Modified nucleosides have potential applications, e.g., as antiviral drugs and molecular probes. A particular class of modified nucleosides consists of the so-called fleximers, in which the nucleobase is turned to a bi(hetero)aryl sytem. They are inspired by disconnecting purine nucleobases into their imidazole and pyrimidine rings. In “conventional” fleximers, the nucleosidic bond is formed with the imidazole ring, and in “reverse” fleximers, the bond is formed with the pyrimidine ring.
Generally, such biheteroaryl systems are prepared through palladium‐catalyzed reactions such as Suzuki or Stille couplings. However, this requires a tedious, multi-step synthesis strategy due to the need for pre-functionalized building blocks and protection groups. This approach also poses problems when scaling up due to the expensive reagents and safety concerns.
Piet Herdewijn, KU Leuven, Belgium, and colleagues have developed a scalable, metal-free synthesis of 5-imidazolyl-uracil and a regioselective nucleoside formation with ribose (pictured below). The team started from commercially available uracil, which was hydroxymethylated at the 5‐position and oxidized to the corresponding aldehyde using potassium peroxodisulfate and a catalytic amount of silver nitrate. The aldehyde was then used in a Leusen imidazole synthesis with tosylmethyl isocyanide (TOSMiC) to give the desired nucleobase, an imidazole-substituted uracil. The nucleoside formation was then performed via the Vorbrüggen method, i.e., by protecting the nucleobase with trimethylsilyl groups using bis(trimethylsilyl)acetamide (BSA) and then reacting it with 1-O-acetyl-2,3,5-tri-O-benzoyl-D-ribofuranose in the presence of a Lewis acid. Finally, a deprotection of the benzoyl groups gave the desired product.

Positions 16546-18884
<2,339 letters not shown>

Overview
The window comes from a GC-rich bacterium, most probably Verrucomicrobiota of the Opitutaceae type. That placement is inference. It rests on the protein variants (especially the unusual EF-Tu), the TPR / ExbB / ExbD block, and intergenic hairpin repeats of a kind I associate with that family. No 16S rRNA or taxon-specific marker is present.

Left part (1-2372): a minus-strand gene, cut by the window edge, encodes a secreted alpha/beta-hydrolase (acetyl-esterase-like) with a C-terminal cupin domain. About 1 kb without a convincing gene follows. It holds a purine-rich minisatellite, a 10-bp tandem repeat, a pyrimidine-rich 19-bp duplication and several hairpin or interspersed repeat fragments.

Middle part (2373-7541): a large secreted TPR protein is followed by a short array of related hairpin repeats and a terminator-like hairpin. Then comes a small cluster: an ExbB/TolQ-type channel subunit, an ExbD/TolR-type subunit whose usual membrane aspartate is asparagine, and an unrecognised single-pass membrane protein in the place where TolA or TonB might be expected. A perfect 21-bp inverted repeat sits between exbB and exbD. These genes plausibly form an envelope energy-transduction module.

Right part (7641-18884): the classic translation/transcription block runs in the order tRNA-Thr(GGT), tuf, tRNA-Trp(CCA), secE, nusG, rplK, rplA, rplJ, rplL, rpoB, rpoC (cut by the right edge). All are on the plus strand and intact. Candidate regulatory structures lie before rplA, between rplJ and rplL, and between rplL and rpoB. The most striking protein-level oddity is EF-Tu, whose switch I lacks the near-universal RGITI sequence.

5-(Imidazol-4-yl)uridine was obtained in 55 % total yield in five steps. It shows improved fluorescent properties compared with similar fleximers. The formation of the only side product, 5-(8-ribofuranos-1′-yl)-imidazol-4-yl)uracil, could be largely suppressed when 1,2-dichloroethane (DCE) was used as the solvent, down to a ratio of ca. 1:12 compared with the main product.
- New metal-free route towards imidazole substituted uridine,
Henri-Philipppe Mattelaer, Anne-Sophie Van Hool, Flip de Jong, Mark Van der Auweraer, Luc Van Meervelt, Wim Dehaen, Piet Herdewijn,
Eur. J. Org. Chem. 2020.